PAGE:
There are plenty more out there just like Paul. Just as there are plenty of good women. Many of us are good-people-in-training. We get better by virtue of those relationships which provide the crucible on which we learn. Some don’t. Those who spend their time blaming previous exes and wallowing in bitterness are doomed to repeat past mistakes if for no other reason than they want to be right about how “all women” or “all men” are assholes or bitches.
You can be right about that, or you can be open, soft and curious about what the river of life delivers on your emotional doorstep. My guy and I have had wicked ups and downs. We’ve broken up ten times. And yet here we are. We’re perfect for each other. For now. We don’t know what’s coming and neither do you. What I do know is that making a blanket statement about the other sex is guaranteed to color your view of the “perfect man” or “perfect woman” who shows up next. You won’t even see them. (The update? He left for someone else. Life goes on.)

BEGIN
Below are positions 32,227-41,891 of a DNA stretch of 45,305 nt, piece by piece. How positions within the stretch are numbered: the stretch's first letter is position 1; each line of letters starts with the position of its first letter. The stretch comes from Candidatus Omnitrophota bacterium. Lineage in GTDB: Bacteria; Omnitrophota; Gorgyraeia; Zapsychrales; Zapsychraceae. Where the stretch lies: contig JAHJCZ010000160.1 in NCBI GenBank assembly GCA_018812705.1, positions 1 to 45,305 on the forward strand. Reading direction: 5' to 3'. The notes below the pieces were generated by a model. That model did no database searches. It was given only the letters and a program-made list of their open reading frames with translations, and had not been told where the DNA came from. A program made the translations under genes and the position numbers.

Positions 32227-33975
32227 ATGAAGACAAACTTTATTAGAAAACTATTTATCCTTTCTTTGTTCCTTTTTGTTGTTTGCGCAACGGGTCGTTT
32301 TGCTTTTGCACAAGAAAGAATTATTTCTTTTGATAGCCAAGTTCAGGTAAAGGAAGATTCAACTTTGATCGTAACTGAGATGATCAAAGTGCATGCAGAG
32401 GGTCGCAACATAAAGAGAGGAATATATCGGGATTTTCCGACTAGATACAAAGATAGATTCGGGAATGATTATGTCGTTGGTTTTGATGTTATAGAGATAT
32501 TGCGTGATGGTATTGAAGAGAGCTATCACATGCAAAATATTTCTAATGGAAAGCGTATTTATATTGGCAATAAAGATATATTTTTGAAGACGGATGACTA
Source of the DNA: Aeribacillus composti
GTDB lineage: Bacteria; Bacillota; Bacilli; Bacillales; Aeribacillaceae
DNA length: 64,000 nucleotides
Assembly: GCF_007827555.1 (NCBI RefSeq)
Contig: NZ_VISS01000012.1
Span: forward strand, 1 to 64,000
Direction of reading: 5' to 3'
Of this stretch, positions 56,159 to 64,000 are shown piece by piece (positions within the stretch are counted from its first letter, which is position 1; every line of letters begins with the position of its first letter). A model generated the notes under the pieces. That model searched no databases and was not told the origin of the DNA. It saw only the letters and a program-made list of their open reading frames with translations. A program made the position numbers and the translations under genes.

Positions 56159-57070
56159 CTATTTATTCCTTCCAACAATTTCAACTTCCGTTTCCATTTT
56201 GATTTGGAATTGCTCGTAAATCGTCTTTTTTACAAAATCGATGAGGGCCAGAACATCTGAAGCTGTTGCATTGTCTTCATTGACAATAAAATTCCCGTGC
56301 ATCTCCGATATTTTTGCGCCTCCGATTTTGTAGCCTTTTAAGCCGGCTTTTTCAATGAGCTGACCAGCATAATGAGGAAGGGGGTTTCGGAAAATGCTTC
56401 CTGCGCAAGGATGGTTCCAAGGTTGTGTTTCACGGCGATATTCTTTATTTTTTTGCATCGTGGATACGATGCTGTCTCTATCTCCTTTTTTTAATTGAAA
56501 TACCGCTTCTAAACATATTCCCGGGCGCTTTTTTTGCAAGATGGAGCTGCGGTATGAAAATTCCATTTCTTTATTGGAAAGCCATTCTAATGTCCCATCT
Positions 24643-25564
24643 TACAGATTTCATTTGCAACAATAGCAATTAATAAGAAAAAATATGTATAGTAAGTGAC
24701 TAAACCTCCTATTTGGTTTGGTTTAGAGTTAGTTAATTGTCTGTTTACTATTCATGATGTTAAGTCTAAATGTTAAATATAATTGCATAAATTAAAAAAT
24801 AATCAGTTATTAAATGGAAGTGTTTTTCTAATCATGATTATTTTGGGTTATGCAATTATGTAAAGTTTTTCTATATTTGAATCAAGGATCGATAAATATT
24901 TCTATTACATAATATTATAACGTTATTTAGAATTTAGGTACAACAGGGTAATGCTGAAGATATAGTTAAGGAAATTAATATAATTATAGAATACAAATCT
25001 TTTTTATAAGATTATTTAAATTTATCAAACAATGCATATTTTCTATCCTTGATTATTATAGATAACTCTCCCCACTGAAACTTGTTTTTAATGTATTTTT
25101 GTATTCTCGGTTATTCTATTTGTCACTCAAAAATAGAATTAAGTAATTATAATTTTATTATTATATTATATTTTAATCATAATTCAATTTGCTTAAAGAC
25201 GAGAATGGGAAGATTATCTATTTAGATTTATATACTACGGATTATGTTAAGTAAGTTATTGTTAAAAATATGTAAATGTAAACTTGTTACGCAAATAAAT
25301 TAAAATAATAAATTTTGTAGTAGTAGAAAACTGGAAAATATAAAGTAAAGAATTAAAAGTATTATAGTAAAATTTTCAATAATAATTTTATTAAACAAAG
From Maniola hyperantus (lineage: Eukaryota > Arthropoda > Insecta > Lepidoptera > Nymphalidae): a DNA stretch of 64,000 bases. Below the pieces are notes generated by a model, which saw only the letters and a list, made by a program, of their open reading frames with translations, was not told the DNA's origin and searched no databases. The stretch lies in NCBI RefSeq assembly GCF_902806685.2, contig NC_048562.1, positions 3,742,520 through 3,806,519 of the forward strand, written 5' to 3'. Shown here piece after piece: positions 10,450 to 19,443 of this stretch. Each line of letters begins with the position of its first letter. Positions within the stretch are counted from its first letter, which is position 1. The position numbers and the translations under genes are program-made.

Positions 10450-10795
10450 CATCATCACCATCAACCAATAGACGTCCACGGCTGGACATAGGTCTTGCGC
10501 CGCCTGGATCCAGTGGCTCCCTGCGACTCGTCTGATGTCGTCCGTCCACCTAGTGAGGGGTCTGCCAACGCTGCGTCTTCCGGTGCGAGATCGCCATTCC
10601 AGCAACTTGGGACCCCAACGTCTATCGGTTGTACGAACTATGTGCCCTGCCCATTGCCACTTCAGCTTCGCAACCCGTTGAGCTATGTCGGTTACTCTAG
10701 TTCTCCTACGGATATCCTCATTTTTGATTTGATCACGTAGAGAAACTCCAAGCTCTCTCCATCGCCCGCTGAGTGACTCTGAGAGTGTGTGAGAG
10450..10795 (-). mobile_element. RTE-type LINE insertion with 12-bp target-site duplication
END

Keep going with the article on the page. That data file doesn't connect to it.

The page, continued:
And what a pity. Just think of all the fun you could have had in the meantime while you were searching for something that patently doesn’t exist. You might discover that Perfect was right under your nose.